The Prague Spring of 1968, in what was then Czechoslovakia, gave birth to the exuberant “Czech New Wave” in cinema. Its crushing continues to have somber resonance, as history repeats the cycle of repression, protest, and suppression. Just as the self-immolation of a protesting Tunisian set the spark for the Arab Spring that is now being countered with oppression, a “burning bush” in Wenceslas Square in 1969 lit up people’s hopes and caused panic 20 years before the Communist regime finally fell.
Polish director Agnieszka Holland lived through this tumultuous period as a film student in Prague. In Burning Bush, she blends archival footage, real settings, and artifacts from key months that are not familiar to American audiences beyond the images of the Soviet Union’s tanks rolling through in August 1968, and that open the film. Beyond the history, she keeps the focus intensely on the intimate and personal impact and political repercussions for those on all sides of Communist authoritarianism.
The film urgently follows Jan Palach (Lukas Cernoch) in January 1969, as he methodically goes downtown, leaves behind his student ID, fills buckets with gasoline, and ignites himself in the center of Prague. Horrified bystanders try to help him, and he’s rushed to the hospital. His accompanying protest declaration that he was only “Torch Number 1” is found, with a timetable threat of more to come. His desperate act sets off panicked reactions—from his family and friends, from activists—and the authorities: the police, security service, and politicians.
His anguished brother Jirí (Petr Stach) is on a frantic race to bring their mother to the hospital in time. In a heartbreaking scene, Libuse Palachova (Jaroslava Pokorna) has already left the family’s quiet hometown on the train for a visit to her son when she screams at seeing the morning’s headlines.
A police detective Major Jires (Ivan Trojan) is also on a race—to find the alleged others. While his determined goal is to prevent more deaths, his commander is being pressured by the security services to arrest the presumed cell. The usual suspects are brought in, an increasing circle centered around Jan, from girls he dated to student organizers. The astonishing reach of the secret police is gradually revealed by what they know about each one and their families, like the most minor infractions of the law (bringing in a forbidden Rolling Stones LP from a vacation).
Activists, urged on campus by (composite character) firebrand Ondrej Travnicek (Vojtech Kotek), manage to distribute flyers with Jan’s photograph, and his funeral spontaneously generates a silent protest as a huge procession follows his coffin to the cemetery with candles. Holland incorporates Jan’s actual death mask along with grainy black-and-white footage of the quite moving march. (Americans are more familiar with such a sight from the East German demonstrations 20 years later that led to the Berlin Wall coming down.) A month later the government reacts by planting a story debunking Jan’s intentions into a conspiracy theory, claiming he was duped (by some enemies of the state) into using (a non-existent) “cold fire” chemical that he was told would not burn him, like a special effect.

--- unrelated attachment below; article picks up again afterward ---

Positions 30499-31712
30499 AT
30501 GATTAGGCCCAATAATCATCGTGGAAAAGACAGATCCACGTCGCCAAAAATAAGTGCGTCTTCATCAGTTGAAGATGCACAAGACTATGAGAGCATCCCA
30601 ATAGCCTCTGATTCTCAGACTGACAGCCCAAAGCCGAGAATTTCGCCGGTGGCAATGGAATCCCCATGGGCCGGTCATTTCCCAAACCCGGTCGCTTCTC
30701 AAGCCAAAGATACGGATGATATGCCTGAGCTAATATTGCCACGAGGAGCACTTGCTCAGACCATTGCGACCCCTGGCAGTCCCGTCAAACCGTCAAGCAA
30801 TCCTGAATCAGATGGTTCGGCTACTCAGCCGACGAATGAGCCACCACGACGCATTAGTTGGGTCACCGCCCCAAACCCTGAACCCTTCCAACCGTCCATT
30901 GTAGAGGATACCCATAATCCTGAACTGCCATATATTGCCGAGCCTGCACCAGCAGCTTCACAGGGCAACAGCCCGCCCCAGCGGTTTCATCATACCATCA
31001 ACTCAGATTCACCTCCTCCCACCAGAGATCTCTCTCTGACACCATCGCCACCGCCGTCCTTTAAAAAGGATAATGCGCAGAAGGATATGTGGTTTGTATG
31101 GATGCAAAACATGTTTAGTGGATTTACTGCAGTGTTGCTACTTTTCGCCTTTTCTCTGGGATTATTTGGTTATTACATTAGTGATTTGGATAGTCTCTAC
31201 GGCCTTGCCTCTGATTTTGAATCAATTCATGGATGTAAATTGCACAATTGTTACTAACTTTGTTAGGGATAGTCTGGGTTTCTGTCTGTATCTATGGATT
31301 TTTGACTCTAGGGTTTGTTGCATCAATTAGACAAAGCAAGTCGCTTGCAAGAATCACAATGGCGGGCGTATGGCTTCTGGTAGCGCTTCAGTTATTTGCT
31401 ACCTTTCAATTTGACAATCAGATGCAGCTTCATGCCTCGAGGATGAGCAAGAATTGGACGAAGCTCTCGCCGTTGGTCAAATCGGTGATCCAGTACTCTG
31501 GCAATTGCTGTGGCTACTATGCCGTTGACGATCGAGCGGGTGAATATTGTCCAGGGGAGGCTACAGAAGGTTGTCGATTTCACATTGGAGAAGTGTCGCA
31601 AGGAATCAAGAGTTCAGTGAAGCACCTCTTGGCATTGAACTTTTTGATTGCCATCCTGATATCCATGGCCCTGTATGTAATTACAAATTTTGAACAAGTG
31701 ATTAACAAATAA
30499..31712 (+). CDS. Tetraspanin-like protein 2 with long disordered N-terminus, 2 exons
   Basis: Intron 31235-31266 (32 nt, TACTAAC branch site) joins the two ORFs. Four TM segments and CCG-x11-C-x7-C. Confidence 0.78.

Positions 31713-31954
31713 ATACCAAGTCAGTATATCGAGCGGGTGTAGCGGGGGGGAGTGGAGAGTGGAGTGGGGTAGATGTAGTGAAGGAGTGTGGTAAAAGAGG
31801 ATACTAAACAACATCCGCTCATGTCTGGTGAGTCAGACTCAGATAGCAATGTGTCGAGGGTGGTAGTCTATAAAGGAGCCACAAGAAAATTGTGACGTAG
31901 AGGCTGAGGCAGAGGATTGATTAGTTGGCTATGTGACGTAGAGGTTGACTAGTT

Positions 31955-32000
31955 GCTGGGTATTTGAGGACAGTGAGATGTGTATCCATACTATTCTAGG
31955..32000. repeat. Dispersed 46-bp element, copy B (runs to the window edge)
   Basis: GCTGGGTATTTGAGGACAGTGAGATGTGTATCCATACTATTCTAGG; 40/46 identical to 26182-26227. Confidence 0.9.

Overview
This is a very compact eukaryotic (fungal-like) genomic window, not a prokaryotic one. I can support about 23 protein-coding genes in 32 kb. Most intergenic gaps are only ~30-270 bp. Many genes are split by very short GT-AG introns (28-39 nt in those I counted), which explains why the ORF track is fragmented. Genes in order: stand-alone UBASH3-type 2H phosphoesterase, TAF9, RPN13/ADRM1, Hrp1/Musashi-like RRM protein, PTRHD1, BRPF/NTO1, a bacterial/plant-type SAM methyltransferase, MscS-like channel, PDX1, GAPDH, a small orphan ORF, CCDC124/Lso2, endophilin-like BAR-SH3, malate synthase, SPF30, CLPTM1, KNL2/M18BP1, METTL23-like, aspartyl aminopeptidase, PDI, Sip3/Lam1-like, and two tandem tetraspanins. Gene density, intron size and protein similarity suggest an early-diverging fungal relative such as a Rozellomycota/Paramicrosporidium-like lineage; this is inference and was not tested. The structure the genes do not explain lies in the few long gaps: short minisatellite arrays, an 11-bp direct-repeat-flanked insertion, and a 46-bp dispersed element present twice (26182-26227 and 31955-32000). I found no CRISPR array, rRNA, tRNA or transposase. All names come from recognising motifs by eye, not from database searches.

The cover-up, like many political scandals, causes more blowback. In part 2, Jan’s reeling mother and brother, who up until then have been non-political, plead with lawyer Dagmar Buresova (Tatiana Pauhofova) to challenge this defamation of his character as slander. The attorney is a happily married mother reluctant to rock the boat, but, with so many other intellectuals and colleagues having already found professional excuses to go to the west, she takes on the suspenseful investigation of how this lie was created and promulgated, and, even more difficult, tries to make the truth public.
Thirty-year-old debut scriptwriter Stepan Hulik’s research included many interviews, since the Communists destroyed many of the official records. Empathy comes through as one cynical party functionary is gradually revealed as a World War II partisan who suffered through government changes with imprisonment until succumbing to politically-correct rehabilitation. Similarly, police detective Major Jires feels he is just trying to do his job and keep peace. He sees himself more and more as a nationalist and driven to no longer accept a justice system dominated by Soviet politics.
By part 3, the pressure is on, such that the family breaks down. The gripping film is particularly sensitive to an insidious system that entraps people to spy on each other and sapped the opposition for another two decades. Attorney Buresova is the hero as she presses on, despite threats against her doctor husband and the partners in her law firm, who can’t keep backing her. More and more of those who had agreed to testify are pushed to withdraw. Even the court room is moved around at the last minute with restricted access. The uniqueness of Buresova’s persistence and bravery is highlighted in the 1989 epilogue and final updating scroll citing that she went on to be appointed minister of justice and one of the most honored jurists in the Czech Republic.
Burning Bush was shown in Europe as a three-episode television miniseries. (Holland has moved between film and just-as-cinematic TV work for years since directing episodes of The Wire). At the press conference at the New York Film Festival, she expressed “Jan was one of us,” and this is a beautiful tribute to, as she continued, how “freedom is difficult to achieve.”